Mark Zuckerberg stoked the TikTok Fire, Facebook, Luminar, Peter Thiel and Palantir

Facebook CEO Mark Zuckerberg stoked Washington’s TikTok fears, self-driving car company Luminar goes public by SPAC and Palantir’s substantial loss leaks.
(By Frederic Legrand - COMEO)
(By Frederic Legrand - COMEO)
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Good morning! Today’s word count is 1,679 words, or a 9-minute read. Let’s get to it:

“FDA’s emergency-use approval of convalescent plasma prompts increased appetite for risky assets, putting S&P 500 index on track to hit a record high,” The Wall Street Journal writes.

  • S&P 500: $3,418.30
  • Nasdaq: $11,449.30
  • Bitcoin: $11,659.01
  • U.S. 10-Year: 0.633%

Justin Oh’s Quick Read

With an intensely competitive and resourceful Founder/CEO at the helm of a company with 20% revenue growth, 50% EBITDA margins, and a 14x 2021 EBITDA valuation, I am thoroughly convinced that $FB should be a main holding and have it as the No. 2 pick on the ROIC Big Board.

Facebook CEO Mark Zuckerberg Stoked Washington’s Fears About TikTok

In a private dinner at the White House late last year, Facebook CEO Mark Zuckerberg reportedly made the case to President Trump that “the rise of Chinese internet companies threatens American business, and should be a bigger concern than reining in Facebook.” Zuckerberg also spoke about Tiktok with several senators, including Sen. Tom Cotton (R., Ark.), according to reports.

Why It Matters

Few tech companies have as much to gain as Facebook from TikTok’s uncertainty.

  • TikTok’s acquisition of more than 100 million U.S. users has become the biggest threat to Facebook’s social media dominance.
  • Earlier this month, Facebook launched its TikTok Clone, called Reels, and has actively tried to poach TikTok creators.
  • Facebook established an advocacy group called American Edge that began praising American tech companies for “their contributions to American economic might, national security and cultural influence.”
  • The closed-door meetings could suggest Facebook “sought to redirect some of the political pressure away from itself onto TikTok.”

It’s unclear precisely what role Zuckerberg’s comments played in the government’s handling of TikTok.

  • A White House spokesman said the administration “is committed to protecting the American people from all cyber-related threats to critical infrastructure, public health and safety, and our economic and national security.”
  • A Facebook spokesperson said Zuckerberg didn’t remember discussing TikTok at the dinner.
  • He also said the CEO’s comments “were tied into Facebook’s campaign to blunt antitrust and regulatory threats by emphasizing Facebook’s importance to U.S. tech pre-eminence.”

Facebook’s advocacy has reportedly angered people inside TikTok.

  • TikTok CEO Kevin Mayer publicly accused Facebook last month of “trying to unfairly quash competition.”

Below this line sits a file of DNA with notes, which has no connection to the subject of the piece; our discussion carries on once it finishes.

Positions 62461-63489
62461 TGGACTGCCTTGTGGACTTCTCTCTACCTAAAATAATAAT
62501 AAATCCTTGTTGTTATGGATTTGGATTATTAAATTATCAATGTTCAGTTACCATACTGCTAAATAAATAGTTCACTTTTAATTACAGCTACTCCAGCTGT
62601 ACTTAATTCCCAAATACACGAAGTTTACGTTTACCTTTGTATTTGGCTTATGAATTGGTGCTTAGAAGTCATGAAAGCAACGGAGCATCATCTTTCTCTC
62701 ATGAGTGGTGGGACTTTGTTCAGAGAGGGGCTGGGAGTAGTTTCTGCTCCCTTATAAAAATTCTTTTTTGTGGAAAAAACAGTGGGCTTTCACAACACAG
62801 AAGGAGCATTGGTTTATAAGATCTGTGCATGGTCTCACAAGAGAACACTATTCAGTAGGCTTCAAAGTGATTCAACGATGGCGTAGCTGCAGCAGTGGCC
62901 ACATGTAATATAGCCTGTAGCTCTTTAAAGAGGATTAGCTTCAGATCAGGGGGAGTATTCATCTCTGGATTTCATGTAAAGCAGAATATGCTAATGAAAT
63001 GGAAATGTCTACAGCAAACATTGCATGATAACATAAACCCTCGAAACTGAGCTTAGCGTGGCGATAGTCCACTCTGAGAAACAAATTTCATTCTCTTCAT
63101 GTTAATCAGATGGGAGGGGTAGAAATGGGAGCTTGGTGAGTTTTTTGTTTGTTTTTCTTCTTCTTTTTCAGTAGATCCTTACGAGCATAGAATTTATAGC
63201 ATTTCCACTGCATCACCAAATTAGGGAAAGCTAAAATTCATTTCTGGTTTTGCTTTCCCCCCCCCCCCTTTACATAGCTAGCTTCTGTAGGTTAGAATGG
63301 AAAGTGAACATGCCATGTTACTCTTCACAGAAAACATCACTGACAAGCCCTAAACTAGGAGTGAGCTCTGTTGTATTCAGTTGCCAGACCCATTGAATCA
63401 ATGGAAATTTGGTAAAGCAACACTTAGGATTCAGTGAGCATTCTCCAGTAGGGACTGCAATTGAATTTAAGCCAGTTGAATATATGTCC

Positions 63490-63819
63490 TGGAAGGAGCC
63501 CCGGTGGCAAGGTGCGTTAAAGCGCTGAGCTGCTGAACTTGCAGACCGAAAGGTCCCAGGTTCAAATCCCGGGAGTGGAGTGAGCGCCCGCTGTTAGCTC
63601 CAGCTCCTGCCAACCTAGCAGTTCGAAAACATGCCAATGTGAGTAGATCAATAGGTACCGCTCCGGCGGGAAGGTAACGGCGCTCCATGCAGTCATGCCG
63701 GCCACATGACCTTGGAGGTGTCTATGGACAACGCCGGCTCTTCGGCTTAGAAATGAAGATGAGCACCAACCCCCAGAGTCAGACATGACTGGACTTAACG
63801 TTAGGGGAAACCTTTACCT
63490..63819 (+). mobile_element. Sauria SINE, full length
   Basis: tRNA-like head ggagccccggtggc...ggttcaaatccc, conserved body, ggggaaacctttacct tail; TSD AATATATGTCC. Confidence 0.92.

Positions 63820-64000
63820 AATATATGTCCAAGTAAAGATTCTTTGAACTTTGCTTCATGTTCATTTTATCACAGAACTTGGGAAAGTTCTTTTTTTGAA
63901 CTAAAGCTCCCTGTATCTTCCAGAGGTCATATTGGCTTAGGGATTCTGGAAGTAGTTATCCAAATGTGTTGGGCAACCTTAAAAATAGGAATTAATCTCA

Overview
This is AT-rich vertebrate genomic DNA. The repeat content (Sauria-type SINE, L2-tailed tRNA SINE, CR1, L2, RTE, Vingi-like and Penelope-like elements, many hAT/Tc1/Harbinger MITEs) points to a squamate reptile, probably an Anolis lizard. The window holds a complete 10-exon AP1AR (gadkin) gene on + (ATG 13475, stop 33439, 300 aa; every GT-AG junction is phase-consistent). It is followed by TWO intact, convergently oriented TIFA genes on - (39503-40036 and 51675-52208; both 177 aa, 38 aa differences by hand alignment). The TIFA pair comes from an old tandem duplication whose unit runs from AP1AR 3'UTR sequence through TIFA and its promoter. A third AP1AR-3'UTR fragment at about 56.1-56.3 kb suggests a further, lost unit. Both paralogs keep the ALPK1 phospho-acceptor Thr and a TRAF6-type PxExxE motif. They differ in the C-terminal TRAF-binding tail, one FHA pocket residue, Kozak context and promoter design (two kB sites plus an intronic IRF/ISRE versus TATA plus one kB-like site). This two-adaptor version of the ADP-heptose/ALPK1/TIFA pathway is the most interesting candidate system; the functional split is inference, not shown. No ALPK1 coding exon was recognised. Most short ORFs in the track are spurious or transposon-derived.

• But Buzzfeed News reported in an employee meeting this month, Zuckerberg called the executive order against TikTok unwelcome because “global harm of such a move could outweigh any short-term gain to Facebook.”

Numbers to Consider

  • 256 Million — Facebook’s monthly users in the U.S. and Canada as of the end of June.
  • $271.07 — FB’s open price Monday.

Justin Oh’s Two Cents:

  • Zuckerberg has always been a fierce business competitor, as seen by his famous conflict with the Winklevoss twins and Instagram’s brutal ripping off of Snapchat ($SNAP) stories. We’re starting to understand that his competitiveness even extends to aggressive lobbying (crony capitalism?). Fairness aside, Zuckerberg’s intensity for domination is a rare talent and reminds me of the intensity of the late Steve Jobs. It also helps that he’s a Founder/CEO, as I believe *successful* founder-run companies are run with a certain intensity and willpower you don’t usually see with “career” CEO run companies.


Peter Thiel-Backed Startup Luminar to Go Public in $3.4 Billion Merger

Luminar Technologies is the latest firm to jump in on the SPAC trend. The Peter Thiel-backed auto tech startup has agreed to a $3.4 billion merger with blank check company Gores Metropoulous Inc. In a crowded market fighting for control in the autonomous vehicle race, the deal bolsters Luminar’s “efforts to get its laser sensors onto the production lines of global automakers.”

Why It Matters

The SPAC boom continues.

  • SPACs offer a faster route to a public offering, without the “scrutiny or risks” of an IPO, especially with Covid-19 rocking the market.
  • This year has seen a record 78 SPAC IPOs with an average raise of $400 million.
  • Luminar isn’t the first auto tech startup to go down this path — Velodyne and Nikola both went public through blank check companies.

Luminar is traversing a crowded startup space.

  • The company’s key selling point is its lidar sensors, which bounce lasers off objects to guide vehicles.
  • Sensors costs can run into the tens of thousands of dollars and have been an obstacle for companies entering the self-driving market.
  • Alec Gores, the CEO of Gores Metropoulos, says Luminar CEO Austin Russell “developed the only lidar technology that meets the most stringent safety specifications of carmakers, and he did so from scratch,” giving the company a considerable edge to dominate the autonomous landscape.

Russell has a patient outlook.

  • Luminar aims to sell its sensors for advanced-safety features in passenger cars and driverless trucks first instead of rolling out fully autonomous “fleets of robotaxis.”
  • Volvo said Luminar’s tech will enable hands-free highway driving by 2022.

Numbers to Consider

  • $31.26 Billion — The gross proceeds of SPAC IPOs in 2020, according to SPACInsider.